Wednesday, January 7, 2015

Gateway (27)

Post 27 in an ongoing series describing the design and construction of a kabukimon, a type of Japanese gate. Post 1 in this series can be found here if you'd like to start at the beginning. Each post links to the next at the bottom of the page. Recent installments also located in the 'Blog archive' index to the right of the page.


It's striking to me, on the one hand,  how there exists the basic and fundamental Japanese technique of kerfing a timber, sewari, a method used to control the tendency for the material to check when drying, and on the other hand, how largely unknown this practice is in the west. Virtually every woodworker who happens by my space immediately notices the kerfs in the timber and expresses worry that something has gone drastically wrong.

"Yep, I put those kerfs in there. The sticks came from the mill without those cuts."

The usual look at this point is a sort of bewilderment. Then I explain the rationale, that the kerfs have widened out as a result of the timber drying, and the usual head nodding ensues, or, as often, more blank staring.  The information is taken in, but not quite digested somehow. I find this response surprising.

How can something so basic and fundamental - and easy to do - seem to be so completely out of the range of Western thought and practice? Westerners know technically/scientifically what happens to wood as it loses moisture, and that larger pieces can crack and check, and we used to kerf floorboards and door sills to mitigate the same issue, but the idea never seems to have gone any further. It's a curious thing. I don't know the reasons, but I have noticed that sewari seems outside the scope of general understanding. Well, dammit, hopefully by showing in more detail how the process works I might spread the good word a little further. Yes, it's time to get evangelical.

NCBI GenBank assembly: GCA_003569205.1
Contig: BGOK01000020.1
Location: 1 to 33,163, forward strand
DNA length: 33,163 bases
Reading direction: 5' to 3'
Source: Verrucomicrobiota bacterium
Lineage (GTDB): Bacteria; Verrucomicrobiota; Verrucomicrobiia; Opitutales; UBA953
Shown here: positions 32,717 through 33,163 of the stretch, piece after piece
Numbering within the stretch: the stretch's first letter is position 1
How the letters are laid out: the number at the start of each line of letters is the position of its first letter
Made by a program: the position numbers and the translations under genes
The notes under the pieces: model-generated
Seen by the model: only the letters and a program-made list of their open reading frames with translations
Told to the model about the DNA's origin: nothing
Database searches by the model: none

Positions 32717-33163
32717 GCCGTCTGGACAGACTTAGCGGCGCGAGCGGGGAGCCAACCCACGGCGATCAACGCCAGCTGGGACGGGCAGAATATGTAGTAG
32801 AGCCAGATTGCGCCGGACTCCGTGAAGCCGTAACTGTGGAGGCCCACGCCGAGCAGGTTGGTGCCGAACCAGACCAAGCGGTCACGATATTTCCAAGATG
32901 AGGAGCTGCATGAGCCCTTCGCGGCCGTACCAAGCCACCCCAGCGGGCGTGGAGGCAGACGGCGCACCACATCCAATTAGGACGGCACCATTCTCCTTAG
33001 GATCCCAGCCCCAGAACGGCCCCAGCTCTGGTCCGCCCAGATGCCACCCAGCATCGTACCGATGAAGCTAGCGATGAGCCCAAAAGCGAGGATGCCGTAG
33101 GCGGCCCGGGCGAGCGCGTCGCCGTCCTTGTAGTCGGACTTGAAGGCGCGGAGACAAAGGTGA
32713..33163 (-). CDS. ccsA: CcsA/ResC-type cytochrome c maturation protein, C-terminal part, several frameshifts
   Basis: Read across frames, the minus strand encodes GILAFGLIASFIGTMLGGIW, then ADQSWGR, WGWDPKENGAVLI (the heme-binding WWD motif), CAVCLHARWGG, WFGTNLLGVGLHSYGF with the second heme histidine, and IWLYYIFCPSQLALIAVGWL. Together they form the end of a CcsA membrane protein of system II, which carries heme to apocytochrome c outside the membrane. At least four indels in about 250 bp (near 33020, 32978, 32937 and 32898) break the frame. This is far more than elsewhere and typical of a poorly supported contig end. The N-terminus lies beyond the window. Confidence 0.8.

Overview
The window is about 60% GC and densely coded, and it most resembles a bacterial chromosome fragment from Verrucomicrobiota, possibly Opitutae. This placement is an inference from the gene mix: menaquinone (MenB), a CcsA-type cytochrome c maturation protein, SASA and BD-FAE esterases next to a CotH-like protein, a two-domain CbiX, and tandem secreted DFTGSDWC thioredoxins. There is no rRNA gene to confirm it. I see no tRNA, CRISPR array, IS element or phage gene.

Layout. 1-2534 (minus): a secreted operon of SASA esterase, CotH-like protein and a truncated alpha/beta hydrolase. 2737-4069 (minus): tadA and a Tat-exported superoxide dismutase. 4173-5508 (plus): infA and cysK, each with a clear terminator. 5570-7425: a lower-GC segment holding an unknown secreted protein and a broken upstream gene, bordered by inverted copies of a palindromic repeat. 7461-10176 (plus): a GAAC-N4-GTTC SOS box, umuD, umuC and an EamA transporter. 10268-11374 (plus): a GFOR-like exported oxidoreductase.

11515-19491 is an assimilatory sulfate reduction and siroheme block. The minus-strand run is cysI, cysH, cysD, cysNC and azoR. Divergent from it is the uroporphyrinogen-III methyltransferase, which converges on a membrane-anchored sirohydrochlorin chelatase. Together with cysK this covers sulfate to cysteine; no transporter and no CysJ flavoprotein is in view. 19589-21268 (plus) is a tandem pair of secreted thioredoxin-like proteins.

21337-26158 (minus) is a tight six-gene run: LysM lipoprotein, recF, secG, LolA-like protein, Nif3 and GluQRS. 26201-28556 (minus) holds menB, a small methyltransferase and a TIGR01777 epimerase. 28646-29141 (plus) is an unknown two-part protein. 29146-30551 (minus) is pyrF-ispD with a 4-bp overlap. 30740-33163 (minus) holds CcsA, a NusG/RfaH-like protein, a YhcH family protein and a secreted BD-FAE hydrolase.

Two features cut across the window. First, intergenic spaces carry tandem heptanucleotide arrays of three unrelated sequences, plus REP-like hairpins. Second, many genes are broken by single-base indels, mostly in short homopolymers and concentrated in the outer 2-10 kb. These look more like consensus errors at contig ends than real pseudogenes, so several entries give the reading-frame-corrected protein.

Well, maybe not so much.

Anyway, the past couple of days have been involving work to patch those kerfs. A patch, inlay, or more specifically a shim in this case, is termed umeki in Japanese.

I try to match the grain of the umeki as closely as I can to the piece into which it will be fitted. Depending upon one's luck and fussiness, the result can be reasonably seamless - or not. We do the best we can. Matching an area with flatsawn grain, as in the following example, means that the umeki must be quartersawn stock and therefore the viewed surface of the shim, also flat grain, can be quite difficult to match:

I achieved a decent result with this one I think:

Of course, a few weeks in the sun and the subtleties of the grain pattern will become muted.

A closer look at the end grain shows the configuration of the umeki more clearly:

Here's the same process underway with the other nose piece:

The stub tenons and end grain abutments of the piece are still untrimmed.

My shop is unheated, however the washroom has a small space heater to keep the pipes from freezing, and that makes it a good place to do a glue-up:

 Since the last blog entry, I have moved the nose piece tenons along:

Another view:

 The next task was to complete some dimensioning work on those nose pieces - the sticks are about 1/16" (1.6mm) too tall. I elected to do some rough material removal with my portable power plane:

Clean up afterwards by hand:

Checking that the result is square:

More umeki placements on the main posts:

The main posts are never going to make their way into the washroom, so I hit upon an idea. I purchased an electric blanket to place over top of the glue-up to keep the pieces warm: